note = A – G, DO, RE, MI, FA, SO, LA, TI, TE, DOH,
nothing = O ocean = O old = O
old boy = OB old city = UR old record = EP one = A, AN, I (1)
operation = OP oriental = E (from the East) penny = P playing = ON (stage)
point = N, S, E or W power = P present day = AD princess = DI
printer’s measure = EN, EM private investigator = PI physical education = PE Public Record Office = PRO
quarter = N, NE, NW, E etc queen = R, Q, or ER queen’s honour = OBE quiet = P (piano)
ring = O resistance = R (unit) river = R, EXE, DEE, PO, etc. roughly = CA (circa)
round = O sailor, salt = AB (able- bodied seaman) second = S second-class = B
Shakespearean king = LEAR ship/s = SS short time = T single = I (1)
society = S soft = P (music), B (pencil) son = S spade/s = S (cards)
square = S teetotal/le = TT temperature = T thanks = TA
the thing = IT times = X top class = AI (A1) translator = TR
unknown = X or Y versus = V, VS very black = BB (pencil) vitamin = A, B, BI (B1), C, etc.
vote = X wife = W will = LL (contraction) women’s supporter = BRA
worker = ANT, BEE year = Y yours truly = I, ME

Spotting indicator words when solving cryptic crosswords

Indicator words are vital words that are found in many (but not all) cryptic clues for crosswords. These are words that indicate the type of wordplay being used, so they’re giving you a sort of coded message about what to do to get to the answer.

The main clue devices that should always use indicator words are anagrams, containers, hidden words, reversals, deletions and homophones. Double definition and charade clues don’t have to have indicator words, but they are occasionally used. Cryptic definition clues don’t use indicator words, although they are often indicated with a question mark or exclamation mark. (This is one of the few times where you do need to pay attention to the punctuation!).

Here is a list of the sorts of words you’ll find for these indicator words below. If you can learn to spot indicator words by context, you’ll have more cryptic solving success.

  • Anagram indicators: These are words that give a sense of some word or words in the clue being jumbled up. These words can give a sense of things being broken, damaged, cooked, confused, upset, edited, ugly, insane, invented, engineered, out of sorts, designed, mishandled, drunk, built, versatile, rearranged, smashed, askew and so on (ad infinitum?!).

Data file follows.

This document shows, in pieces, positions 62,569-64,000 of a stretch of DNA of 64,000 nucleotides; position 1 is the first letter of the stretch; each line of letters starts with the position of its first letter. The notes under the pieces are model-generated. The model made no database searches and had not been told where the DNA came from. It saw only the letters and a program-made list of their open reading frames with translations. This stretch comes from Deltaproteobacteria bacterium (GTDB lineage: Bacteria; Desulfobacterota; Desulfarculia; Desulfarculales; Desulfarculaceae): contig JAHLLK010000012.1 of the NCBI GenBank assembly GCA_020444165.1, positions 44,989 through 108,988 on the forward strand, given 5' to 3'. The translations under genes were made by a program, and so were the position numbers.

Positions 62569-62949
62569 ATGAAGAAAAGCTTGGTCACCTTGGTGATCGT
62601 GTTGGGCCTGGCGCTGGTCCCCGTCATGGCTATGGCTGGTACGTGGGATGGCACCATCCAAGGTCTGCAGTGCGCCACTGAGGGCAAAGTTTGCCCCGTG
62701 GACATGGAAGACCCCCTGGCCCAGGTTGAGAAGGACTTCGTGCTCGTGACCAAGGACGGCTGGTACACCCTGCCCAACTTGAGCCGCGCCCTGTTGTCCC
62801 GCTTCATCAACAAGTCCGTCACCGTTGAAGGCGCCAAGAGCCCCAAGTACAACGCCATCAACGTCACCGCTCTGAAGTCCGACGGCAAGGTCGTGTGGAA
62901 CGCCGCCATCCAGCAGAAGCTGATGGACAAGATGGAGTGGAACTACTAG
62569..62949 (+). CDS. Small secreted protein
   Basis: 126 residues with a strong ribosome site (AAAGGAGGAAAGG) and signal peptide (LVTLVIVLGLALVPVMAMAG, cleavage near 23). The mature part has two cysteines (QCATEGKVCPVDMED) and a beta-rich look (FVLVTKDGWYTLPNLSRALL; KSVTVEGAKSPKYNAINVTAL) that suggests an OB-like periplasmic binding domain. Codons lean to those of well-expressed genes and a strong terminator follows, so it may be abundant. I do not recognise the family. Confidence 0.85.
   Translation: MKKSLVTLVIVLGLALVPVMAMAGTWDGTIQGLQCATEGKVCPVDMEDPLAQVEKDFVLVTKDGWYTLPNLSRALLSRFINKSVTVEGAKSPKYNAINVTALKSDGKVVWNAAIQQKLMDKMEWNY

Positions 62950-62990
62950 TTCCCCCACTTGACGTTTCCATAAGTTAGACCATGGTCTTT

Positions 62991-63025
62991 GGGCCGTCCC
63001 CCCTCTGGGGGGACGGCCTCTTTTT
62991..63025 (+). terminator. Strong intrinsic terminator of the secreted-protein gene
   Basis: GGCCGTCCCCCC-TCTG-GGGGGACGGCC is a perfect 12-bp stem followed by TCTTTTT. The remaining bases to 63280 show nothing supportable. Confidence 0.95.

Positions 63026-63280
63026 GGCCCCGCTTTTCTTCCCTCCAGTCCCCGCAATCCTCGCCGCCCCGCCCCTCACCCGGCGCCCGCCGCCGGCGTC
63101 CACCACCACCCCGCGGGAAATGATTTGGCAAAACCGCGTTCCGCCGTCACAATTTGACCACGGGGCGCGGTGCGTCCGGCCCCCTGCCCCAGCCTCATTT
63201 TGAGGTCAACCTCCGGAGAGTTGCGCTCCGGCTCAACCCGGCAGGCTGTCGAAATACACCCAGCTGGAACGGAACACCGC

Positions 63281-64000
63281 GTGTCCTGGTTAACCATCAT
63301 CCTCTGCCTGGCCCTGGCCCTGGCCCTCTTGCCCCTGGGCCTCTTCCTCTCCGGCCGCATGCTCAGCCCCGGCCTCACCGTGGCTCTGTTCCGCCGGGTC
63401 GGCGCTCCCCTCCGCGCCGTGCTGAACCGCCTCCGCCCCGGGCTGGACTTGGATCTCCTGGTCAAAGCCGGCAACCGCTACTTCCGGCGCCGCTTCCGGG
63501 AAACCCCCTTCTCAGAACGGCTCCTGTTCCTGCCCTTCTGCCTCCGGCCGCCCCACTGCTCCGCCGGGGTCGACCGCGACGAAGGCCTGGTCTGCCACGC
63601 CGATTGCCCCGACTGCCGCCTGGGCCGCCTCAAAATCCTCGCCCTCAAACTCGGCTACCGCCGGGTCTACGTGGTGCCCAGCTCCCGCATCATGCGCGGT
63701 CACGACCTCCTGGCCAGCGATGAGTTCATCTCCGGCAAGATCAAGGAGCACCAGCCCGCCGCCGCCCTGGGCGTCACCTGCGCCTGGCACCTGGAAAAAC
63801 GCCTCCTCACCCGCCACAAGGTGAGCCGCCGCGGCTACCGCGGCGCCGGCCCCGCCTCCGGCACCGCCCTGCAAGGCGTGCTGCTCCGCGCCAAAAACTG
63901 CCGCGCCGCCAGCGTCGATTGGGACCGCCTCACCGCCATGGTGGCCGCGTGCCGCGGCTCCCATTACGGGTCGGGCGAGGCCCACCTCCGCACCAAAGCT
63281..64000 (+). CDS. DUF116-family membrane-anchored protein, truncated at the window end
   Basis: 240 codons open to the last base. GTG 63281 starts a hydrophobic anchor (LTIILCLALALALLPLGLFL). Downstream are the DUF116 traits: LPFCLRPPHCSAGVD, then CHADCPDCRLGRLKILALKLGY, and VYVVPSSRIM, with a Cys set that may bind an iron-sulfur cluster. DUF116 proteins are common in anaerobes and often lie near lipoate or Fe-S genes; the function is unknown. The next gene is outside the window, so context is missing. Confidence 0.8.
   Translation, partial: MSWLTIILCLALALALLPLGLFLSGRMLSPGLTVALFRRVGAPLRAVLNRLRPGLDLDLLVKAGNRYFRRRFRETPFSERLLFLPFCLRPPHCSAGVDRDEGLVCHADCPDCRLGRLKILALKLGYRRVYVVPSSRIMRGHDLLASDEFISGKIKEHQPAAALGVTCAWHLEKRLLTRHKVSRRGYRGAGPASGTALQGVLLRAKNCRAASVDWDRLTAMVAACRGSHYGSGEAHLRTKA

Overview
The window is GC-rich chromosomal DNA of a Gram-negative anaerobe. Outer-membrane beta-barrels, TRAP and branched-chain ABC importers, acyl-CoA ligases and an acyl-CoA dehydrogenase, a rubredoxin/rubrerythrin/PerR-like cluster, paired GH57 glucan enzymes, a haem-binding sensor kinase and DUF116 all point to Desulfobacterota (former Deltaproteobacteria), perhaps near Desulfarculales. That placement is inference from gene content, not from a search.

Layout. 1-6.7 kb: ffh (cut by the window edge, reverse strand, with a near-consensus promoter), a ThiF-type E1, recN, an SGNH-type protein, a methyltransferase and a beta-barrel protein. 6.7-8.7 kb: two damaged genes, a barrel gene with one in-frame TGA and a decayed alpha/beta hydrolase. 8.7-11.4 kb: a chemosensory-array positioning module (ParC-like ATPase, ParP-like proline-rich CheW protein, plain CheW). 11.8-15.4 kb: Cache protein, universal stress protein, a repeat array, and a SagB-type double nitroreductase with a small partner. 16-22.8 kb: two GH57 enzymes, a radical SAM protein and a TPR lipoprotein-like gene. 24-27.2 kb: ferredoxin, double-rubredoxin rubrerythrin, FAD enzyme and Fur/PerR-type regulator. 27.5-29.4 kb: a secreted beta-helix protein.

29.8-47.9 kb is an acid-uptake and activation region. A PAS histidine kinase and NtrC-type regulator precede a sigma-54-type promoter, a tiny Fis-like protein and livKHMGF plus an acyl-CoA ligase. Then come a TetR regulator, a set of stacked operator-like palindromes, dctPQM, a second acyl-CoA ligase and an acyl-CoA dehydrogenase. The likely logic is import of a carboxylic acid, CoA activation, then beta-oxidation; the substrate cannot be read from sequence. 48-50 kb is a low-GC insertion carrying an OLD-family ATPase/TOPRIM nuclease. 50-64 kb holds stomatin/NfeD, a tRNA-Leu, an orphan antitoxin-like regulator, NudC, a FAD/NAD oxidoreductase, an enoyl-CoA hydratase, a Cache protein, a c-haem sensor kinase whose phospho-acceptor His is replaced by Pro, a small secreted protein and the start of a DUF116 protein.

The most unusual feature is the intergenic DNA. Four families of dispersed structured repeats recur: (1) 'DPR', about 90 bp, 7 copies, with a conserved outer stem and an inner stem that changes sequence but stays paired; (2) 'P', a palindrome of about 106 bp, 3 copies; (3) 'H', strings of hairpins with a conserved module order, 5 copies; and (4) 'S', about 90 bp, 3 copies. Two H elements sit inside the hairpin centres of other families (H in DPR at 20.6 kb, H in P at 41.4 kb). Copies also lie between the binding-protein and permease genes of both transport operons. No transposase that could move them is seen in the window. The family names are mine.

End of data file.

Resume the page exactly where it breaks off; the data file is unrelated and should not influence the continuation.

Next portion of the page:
• Container indicators: These are words that give a sense of one thing being put around another thing, or one thing being put inside another thing. So words such as acquiring, keeping, possessing, devouring, hugging, amidst, occupying, getting into and set in can be used.

  • Hidden word indicators: Hidden word indicators give a sense of something being found inside something else. Container indicators are often used, too. They may be words like a bit of, buried in, essentially, fragment, held in, part of or sample of.

  • Reversal indicators: These indicators tell you to run some letters or a word backwards. They are words that give a sense of reversal (not surprisingly!) such as around, backslide, brought about, come back, flipped over, going west, knocked over or reflected. In down clues, a reversal indicator can give a sense of rising upwards, for example held up, lifted or skyward.

  • Deletion indicators: These are words that tell you to delete some letters from a word. They give a sense of removal such as absent, excluding, losing, not, dropped, cut, without or short. Letter positions can also be indicated with deletion clues such as first, head, opener, tail, end, conclusion, half, middle, centre and so on.

  • Homophone indicators: These words give a sense of something being listened to or said aloud. They can include words such as on the air, broadcast, I hear, said, declared, audibly, outspoken, reportedly, sounds like and vocal.

  • Double definition and charade indicators: These clue devices don’t have to have indicator words, but if they are used, they generally just give a sense of one thing following another, being added to another, or of one thing leading from another. Words such as and, but, in which, makes, provides, next to, joining, on and with may be used.